Is It Ever Okay To Text In Sick?

Is It Ever Okay To Text In Sick?

16 June 2017

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Touch wood, I’m feeling fit as a fiddle. I picked up my usual, horrific flu in winter which did require a half day in bed nursing a Lemsip but other than that, I’m in work every day. Bright-eyed and bushy tailed … For the most part.

I come from a family where my dad and grandpa never missed a day of work, even if they were hanging by a thread, so I tend not to call in unless it’s unavoidable. But, if I did have to phone in sick, I would do just that: Phone.

It sounds silly – and it’s not like I put on a ‘sick voice’ but I like to ensure that my employer knows my reasons are genuine and that I haven’t decided not to turn up purely because I couldn’t be bothered. I’ll usually then keep them updated by text or email as to when I anticipate returning to work.

I read a post on LinkedIn the other day, wherein an employer posed the question: Is it ever okay to take a sick day via text? I must admit, I have done this before – but only because I had tonsillitis and couldn’t physically make a sound on the phone. It was either text, or have my line manager think I had given her one of those dodgy, heavy breathing phone calls.

If I am running late for work, I send a text rather than make a phone call. So, is this wrong?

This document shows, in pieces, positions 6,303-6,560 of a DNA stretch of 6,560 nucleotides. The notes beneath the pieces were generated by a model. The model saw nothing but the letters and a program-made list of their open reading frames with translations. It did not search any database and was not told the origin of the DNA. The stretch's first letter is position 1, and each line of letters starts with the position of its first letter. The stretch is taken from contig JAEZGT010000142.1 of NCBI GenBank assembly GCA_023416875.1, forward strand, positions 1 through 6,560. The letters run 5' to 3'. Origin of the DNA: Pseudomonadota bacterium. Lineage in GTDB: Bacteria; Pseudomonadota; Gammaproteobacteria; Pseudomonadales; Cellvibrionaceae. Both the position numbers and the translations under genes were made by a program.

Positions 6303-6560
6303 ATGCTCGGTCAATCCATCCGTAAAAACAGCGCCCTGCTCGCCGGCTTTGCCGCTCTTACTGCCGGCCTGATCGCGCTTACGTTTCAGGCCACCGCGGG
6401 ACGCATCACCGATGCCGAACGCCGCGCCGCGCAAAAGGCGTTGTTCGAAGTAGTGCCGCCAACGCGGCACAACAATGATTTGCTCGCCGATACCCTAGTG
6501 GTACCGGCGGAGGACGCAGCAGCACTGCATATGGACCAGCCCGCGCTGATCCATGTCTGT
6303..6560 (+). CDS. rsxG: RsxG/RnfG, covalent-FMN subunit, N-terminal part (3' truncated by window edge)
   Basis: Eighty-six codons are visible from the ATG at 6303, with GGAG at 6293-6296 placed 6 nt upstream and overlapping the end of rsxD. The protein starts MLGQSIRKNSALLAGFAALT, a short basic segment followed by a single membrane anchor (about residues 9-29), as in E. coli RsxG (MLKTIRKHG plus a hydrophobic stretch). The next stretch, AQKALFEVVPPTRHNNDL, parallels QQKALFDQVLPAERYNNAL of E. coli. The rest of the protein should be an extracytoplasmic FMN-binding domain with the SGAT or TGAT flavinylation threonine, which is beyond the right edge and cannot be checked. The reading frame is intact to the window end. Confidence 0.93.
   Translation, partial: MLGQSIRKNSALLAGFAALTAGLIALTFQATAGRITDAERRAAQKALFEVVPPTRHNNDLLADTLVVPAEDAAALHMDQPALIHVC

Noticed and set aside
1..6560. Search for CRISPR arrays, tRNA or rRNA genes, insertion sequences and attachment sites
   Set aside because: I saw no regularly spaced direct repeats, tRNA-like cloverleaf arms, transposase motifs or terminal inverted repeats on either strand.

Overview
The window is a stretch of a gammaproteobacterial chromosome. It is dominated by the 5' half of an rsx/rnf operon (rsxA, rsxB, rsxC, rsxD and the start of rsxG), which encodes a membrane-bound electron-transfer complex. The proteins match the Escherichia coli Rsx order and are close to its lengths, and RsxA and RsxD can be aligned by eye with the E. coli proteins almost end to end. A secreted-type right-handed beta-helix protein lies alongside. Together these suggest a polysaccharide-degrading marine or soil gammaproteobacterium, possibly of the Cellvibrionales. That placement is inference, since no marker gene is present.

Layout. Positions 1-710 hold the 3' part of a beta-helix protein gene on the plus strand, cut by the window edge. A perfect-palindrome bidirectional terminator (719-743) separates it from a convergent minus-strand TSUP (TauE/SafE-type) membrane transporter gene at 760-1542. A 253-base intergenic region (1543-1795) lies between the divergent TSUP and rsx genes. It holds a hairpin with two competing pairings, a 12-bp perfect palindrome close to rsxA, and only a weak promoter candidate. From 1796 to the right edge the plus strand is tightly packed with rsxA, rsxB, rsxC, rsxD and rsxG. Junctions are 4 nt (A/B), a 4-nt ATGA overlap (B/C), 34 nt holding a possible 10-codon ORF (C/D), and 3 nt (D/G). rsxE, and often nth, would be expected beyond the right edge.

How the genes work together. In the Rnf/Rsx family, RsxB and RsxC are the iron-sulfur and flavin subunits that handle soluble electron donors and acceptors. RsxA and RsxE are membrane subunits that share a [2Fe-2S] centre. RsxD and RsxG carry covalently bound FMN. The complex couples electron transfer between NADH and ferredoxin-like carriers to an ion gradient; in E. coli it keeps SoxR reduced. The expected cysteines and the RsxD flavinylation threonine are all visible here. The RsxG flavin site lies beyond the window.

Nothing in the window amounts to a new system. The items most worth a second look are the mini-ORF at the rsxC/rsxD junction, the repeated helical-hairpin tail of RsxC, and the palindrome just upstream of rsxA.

I conducted a straw poll around the office and the results were overwhelmingly in favour of the old-fashioned way: Picking up the phone. Many people said they would then accept a text later in the evening (as I usually do) to notify them of the employee’s return date.

Only in extreme circumstances (such as the illness preventing you from being able to get to a phone or speak), would a text be acceptable. Some employees said that, if they had a good relationship with their manager, they would send a text as soon as they felt unwell and follow it up with a call once office hours commenced.

For some people, a call is either company policy or the way things are usually done. Most places of work expect that you call in no later than 15 minutes before your shift is due to start. It could perhaps give your manager a chance to get a quick update on any work that might need to be covered that day.

But, for this new generation of Millennials, isn’t everything done by text?

Certainly, if the response on the LinkedIn post was anything to go by, most employers were actually happy and comfortable receiving a text or email rather than a phone call. They stated they were “moving with the times” or “keeping up with the preferences” of their younger workforce.

So, are we to lose the art of the perfectly practiced ‘sick voice’ since a text is easier to hide behind? One of our employees perhaps hit the nail on the head: “I still think it requires a phone call. Calling in sick is not always just about having an upset stomach, it can be the start of someone being unhappy at work, perhaps being bullied, not coping with their workload or not hitting target etc. 

“I believe that when you have to have a conversation with your manager about why you are not coming in it can help the manager make a judgement on how the employee is feeling and they may be able to address the issue – if there is one.”

What do our clients and candidates think? Is it ever acceptable to text in sick? Let us know in the comments section below.

If you need temporary cover for long term sickness within your workplace, click here to meet our teams and discuss your recruitment needs.

 

 

 

Written By Mary Palmer

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